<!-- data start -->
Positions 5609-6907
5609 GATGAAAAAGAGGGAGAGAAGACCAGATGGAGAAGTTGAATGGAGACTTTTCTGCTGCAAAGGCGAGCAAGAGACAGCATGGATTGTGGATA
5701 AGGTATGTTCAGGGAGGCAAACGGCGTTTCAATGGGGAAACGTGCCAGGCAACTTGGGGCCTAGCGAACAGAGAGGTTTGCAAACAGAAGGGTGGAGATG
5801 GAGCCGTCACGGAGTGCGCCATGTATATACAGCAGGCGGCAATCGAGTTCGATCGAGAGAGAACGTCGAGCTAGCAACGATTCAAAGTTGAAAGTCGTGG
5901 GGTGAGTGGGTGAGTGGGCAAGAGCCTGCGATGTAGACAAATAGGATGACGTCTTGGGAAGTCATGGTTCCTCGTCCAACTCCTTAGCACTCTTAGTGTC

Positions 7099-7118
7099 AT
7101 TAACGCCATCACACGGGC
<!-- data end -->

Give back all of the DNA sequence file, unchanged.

Positions 5609-6907
5609 GATGAAAAAGAGGGAGAGAAGACCAGATGGAGAAGTTGAATGGAGACTTTTCTGCTGCAAAGGCGAGCAAGAGACAGCATGGATTGTGGATA
5701 AGGTATGTTCAGGGAGGCAAACGGCGTTTCAATGGGGAAACGTGCCAGGCAACTTGGGGCCTAGCGAACAGAGAGGTTTGCAAACAGAAGGGTGGAGATG
5801 GAGCCGTCACGGAGTGCGCCATGTATATACAGCAGGCGGCAATCGAGTTCGATCGAGAGAGAACGTCGAGCTAGCAACGATTCAAAGTTGAAAGTCGTGG
5901 GGTGAGTGGGTGAGTGGGCAAGAGCCTGCGATGTAGACAAATAGGATGACGTCTTGGGAAGTCATGGTTCCTCGTCCAACTCCTTAGCACTCTTAGTGTC

Positions 7099-7118
7099 AT
7101 TAACGCCATCACACGGGC